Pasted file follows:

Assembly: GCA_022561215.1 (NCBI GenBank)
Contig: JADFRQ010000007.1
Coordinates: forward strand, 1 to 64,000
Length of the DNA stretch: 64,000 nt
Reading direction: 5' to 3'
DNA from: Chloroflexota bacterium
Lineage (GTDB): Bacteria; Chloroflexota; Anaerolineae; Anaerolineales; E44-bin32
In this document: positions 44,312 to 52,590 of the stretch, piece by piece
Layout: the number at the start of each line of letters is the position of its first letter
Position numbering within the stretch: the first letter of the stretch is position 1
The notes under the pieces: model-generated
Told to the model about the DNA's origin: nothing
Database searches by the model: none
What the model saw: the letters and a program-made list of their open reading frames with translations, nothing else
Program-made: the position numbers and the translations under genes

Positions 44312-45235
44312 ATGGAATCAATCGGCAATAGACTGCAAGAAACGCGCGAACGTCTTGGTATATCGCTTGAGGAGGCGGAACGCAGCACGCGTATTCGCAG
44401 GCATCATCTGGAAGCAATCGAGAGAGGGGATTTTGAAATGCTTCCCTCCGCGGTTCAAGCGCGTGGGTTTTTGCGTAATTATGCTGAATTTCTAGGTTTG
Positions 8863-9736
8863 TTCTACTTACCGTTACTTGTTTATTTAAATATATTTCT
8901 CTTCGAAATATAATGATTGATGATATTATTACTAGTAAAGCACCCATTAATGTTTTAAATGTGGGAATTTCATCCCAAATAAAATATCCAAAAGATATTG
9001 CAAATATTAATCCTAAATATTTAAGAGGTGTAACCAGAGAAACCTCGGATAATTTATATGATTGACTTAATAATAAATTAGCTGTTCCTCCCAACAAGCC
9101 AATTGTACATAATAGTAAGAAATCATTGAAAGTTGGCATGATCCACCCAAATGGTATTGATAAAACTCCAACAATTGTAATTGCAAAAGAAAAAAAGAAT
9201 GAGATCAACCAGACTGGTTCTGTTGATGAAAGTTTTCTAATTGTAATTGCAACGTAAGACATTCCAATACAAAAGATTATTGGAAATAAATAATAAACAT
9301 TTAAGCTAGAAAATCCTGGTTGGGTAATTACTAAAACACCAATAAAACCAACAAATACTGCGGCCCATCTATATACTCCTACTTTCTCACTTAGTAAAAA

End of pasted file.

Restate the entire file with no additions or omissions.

Assembly: GCA_022561215.1 (NCBI GenBank)
Contig: JADFRQ010000007.1
Coordinates: forward strand, 1 to 64,000
Length of the DNA stretch: 64,000 nt
Reading direction: 5' to 3'
DNA from: Chloroflexota bacterium
Lineage (GTDB): Bacteria; Chloroflexota; Anaerolineae; Anaerolineales; E44-bin32
In this document: positions 44,312 to 52,590 of the stretch, piece by piece
Layout: the number at the start of each line of letters is the position of its first letter
Position numbering within the stretch: the first letter of the stretch is position 1
The notes under the pieces: model-generated
Told to the model about the DNA's origin: nothing
Database searches by the model: none
What the model saw: the letters and a program-made list of their open reading frames with translations, nothing else
Program-made: the position numbers and the translations under genes

Positions 44312-45235
44312 ATGGAATCAATCGGCAATAGACTGCAAGAAACGCGCGAACGTCTTGGTATATCGCTTGAGGAGGCGGAACGCAGCACGCGTATTCGCAG
44401 GCATCATCTGGAAGCAATCGAGAGAGGGGATTTTGAAATGCTTCCCTCCGCGGTTCAAGCGCGTGGGTTTTTGCGTAATTATGCTGAATTTCTAGGTTTG
Positions 8863-9736
8863 TTCTACTTACCGTTACTTGTTTATTTAAATATATTTCT
8901 CTTCGAAATATAATGATTGATGATATTATTACTAGTAAAGCACCCATTAATGTTTTAAATGTGGGAATTTCATCCCAAATAAAATATCCAAAAGATATTG
9001 CAAATATTAATCCTAAATATTTAAGAGGTGTAACCAGAGAAACCTCGGATAATTTATATGATTGACTTAATAATAAATTAGCTGTTCCTCCCAACAAGCC
9101 AATTGTACATAATAGTAAGAAATCATTGAAAGTTGGCATGATCCACCCAAATGGTATTGATAAAACTCCAACAATTGTAATTGCAAAAGAAAAAAAGAAT
9201 GAGATCAACCAGACTGGTTCTGTTGATGAAAGTTTTCTAATTGTAATTGCAACGTAAGACATTCCAATACAAAAGATTATTGGAAATAAATAATAAACAT
9301 TTAAGCTAGAAAATCCTGGTTGGGTAATTACTAAAACACCAATAAAACCAACAAATACTGCGGCCCATCTATATACTCCTACTTTCTCACTTAGTAAAAA